Catholic Church may be part of the problem in fight to eliminate rape

Bishop, Senator and author need to get their facts straight about unwanted sex

Bishop Kevin Doran: Needs to rethink his advice. Photograph: Cyril Byrne

Bishop Kevin Doran: Needs to rethink his advice. Photograph: Cyril Byrne

 

In the month when Catholics from around the world come to Ireland to debate families and family life, Bishop Kevin Doran’s reminder of the church’s teaching on contraception, as reported in The Irish Times, remains problematic.

He said “But the fact that they are less likely to become pregnant also takes away from women one of the principle motives or freedoms for saying no to unwanted sex”.

The plain reading of this seems to be that, in the Catholic Church, there are legitimate and illegitimate reasons for refusing unwanted sex. Therefore, sometimes, unwanted sex is all right, in the eyes of this nominated representative of the church.

Two further commentators waded in to support the bishop. Writing in the Irish Catholic, Greg Daly, speaking about a tweet from Simon Harris said “Minister Harris twice equated “unwanted sex” solely with rape, heedless of how the term has broader implications.”

A plain reading of this is that unwanted sex is not always rape. In similar vein, Senator Rónán Mullan on RTÉ’s DriveTime spoke about people in relationships who were “emotionally constrained” and “consent to things against their will or deeper desires” but who wouldn’t call it rape.

Unwanted sex is non-consensual sex. Non-consensual sex is rape. That is the law and that is the reality

The Senator suggested that experts, including psychotherapists, be asked what it was. At Dublin Rape Crisis Centre, we have the psychotherapists and we have the lawyers so we hold ourselves out as experts. We agree many people will not name rape. But to the bishop, to the Senator and to the author, we will say one thing clearly. Unwanted sex is non-consensual sex. Non-consensual sex is rape. That is the law and that is the reality.

Profoundly worrying

The thought that three people who speak and write so well – two of them from a strictly Catholic perspective and the other a strong supporter of that church – could speak about unwanted sex as anything other than morally wrong, as well as legally wrong, is profoundly worrying.

It is worrying not just because of each man’s own extensive influence, but because it shows where the Catholic Church may be part of the problem in the fight to eliminate sexual abuse and rape, rather than part of the solution.

We know how, in the past, many clerics in the church told women in Confession to go home and be obedient to their husbands. We know how it tolerated and hid institutional, systemic and also casual sexual abuse and rape.

We know how, within the past decade, a cleric, as part of a bigger delegation, passed and ignored a victim of serious sexual assault in court to shake hands with the person awaiting sentence for that crime.

We know how devotion to the preservation of the institution of marriage and the married family has blinded many a faithful member of the church to the dreadful harm perpetrated within families.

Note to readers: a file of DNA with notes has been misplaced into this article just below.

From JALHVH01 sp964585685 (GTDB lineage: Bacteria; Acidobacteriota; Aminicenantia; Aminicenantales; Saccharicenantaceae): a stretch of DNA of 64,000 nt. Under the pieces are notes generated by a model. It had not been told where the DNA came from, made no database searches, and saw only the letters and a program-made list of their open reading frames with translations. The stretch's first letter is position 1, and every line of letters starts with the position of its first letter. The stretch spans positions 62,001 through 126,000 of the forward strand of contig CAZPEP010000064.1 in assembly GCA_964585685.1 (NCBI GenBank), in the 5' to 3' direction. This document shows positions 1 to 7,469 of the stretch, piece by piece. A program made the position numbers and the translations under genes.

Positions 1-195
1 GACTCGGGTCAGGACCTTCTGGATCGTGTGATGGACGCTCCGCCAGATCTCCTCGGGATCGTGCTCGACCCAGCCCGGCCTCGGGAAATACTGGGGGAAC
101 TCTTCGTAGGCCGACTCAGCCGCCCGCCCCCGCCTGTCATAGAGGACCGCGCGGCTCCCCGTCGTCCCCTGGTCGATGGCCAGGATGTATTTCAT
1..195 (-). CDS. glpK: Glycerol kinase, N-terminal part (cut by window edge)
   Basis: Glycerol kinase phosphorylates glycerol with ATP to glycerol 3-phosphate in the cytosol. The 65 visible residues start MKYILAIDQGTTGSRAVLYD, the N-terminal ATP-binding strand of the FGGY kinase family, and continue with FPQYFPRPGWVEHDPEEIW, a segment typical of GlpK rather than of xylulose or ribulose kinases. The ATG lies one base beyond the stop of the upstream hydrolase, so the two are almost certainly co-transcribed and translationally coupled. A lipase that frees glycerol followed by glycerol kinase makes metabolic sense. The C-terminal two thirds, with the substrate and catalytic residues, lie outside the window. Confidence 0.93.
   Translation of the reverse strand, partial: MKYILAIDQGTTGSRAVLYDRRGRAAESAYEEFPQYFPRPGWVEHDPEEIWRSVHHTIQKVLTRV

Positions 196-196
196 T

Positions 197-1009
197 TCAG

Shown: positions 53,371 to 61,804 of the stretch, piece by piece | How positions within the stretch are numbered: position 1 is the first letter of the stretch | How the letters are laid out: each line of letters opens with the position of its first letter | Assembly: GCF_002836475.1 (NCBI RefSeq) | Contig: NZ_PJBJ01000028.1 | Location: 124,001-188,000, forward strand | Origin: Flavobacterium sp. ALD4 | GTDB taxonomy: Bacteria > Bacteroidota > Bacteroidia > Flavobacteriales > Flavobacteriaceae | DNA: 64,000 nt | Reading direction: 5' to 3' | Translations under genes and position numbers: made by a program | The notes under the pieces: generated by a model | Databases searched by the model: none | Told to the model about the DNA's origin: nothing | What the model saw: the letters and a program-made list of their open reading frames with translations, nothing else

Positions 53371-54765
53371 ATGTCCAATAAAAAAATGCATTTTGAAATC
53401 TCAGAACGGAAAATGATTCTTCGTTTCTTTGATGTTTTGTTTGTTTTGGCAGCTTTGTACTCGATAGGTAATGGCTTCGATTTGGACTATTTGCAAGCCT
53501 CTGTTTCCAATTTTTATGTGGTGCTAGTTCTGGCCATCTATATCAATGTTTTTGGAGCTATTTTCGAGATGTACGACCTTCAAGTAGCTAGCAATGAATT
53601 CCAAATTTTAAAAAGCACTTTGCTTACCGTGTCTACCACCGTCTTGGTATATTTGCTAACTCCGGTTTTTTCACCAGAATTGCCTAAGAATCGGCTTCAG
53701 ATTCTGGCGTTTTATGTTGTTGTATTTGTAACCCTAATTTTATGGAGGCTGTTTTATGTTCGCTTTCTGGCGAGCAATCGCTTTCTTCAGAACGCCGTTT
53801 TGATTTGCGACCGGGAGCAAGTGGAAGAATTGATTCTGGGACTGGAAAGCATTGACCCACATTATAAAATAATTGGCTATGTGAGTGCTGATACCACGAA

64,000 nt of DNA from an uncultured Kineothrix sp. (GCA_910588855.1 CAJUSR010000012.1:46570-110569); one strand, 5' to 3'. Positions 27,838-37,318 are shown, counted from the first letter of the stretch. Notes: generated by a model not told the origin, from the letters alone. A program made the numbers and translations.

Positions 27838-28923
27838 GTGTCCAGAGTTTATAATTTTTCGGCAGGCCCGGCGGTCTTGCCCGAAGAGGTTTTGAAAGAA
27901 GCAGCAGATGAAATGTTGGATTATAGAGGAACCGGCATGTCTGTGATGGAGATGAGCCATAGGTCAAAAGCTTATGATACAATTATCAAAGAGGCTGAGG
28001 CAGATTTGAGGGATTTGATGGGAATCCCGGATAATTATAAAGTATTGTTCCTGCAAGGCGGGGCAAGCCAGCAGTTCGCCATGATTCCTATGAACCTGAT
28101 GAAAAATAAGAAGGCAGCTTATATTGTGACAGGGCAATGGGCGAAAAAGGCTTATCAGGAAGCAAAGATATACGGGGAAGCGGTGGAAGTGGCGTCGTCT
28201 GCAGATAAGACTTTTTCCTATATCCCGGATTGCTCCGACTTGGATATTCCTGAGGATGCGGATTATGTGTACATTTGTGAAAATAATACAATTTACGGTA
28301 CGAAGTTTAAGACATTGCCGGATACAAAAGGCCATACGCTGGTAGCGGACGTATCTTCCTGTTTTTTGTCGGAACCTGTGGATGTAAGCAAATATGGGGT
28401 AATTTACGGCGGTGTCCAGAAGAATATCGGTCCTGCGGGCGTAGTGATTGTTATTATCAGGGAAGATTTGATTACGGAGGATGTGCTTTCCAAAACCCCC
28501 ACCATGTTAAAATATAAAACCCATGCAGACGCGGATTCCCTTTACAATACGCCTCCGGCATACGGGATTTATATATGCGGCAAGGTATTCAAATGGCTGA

We might have hoped that day was gone, or at least that the church wouldn’t want to draw attention to it. The three statements I have quoted say otherwise and suggest, shockingly, that there are circumstances in which prominent supporters of that church tolerate or excuse unwanted sex.

Violence against women

Is this to be the case at the upcoming Congress of the World Meeting of Families preceding the papal visit? That congress, to its credit, will discuss many harmful aspects of family life including violence against women, the silence around domestic abuse and the hurt which can happen within marriage. But if anyone there comes away from the congress thinking that there are any circumstances whatsoever in which any form of unwanted, non-consensual sexual activity is acceptable, then the Catholic Church today has failed and will continue to fail those who are, and who will be, victims of sexual violence.

It doesn’t have to be that way. The congress could conclude that its moral duty and a key future action will be to ensure that every member of every congregation, and every pupil taught by the church, will truly and fully understand that sex should always be consensual. It could ensure that every church institution around the world will be a place of sanctuary and support for those who suffer sexual violence.

The congress could say that women should not have to make excuses to avoid unwanted sex. Catholic women (and men) should be taught to have a voice and an authority to speak for themselves and to freely and voluntarily consent to sex.

Catholic men (and women) should be taught that sexual activity should only take place when the other person is fully consenting and that any other type of activity is likely to be criminal as well as a moral outrage.

And reflecting on those views, the bishop, the Senator and the author might rethink their advices and build a society which understands, but never tolerates or excuses sexual violence.

Noeline Blackwell is chief executive of the Dublin Rape Crisis Centre

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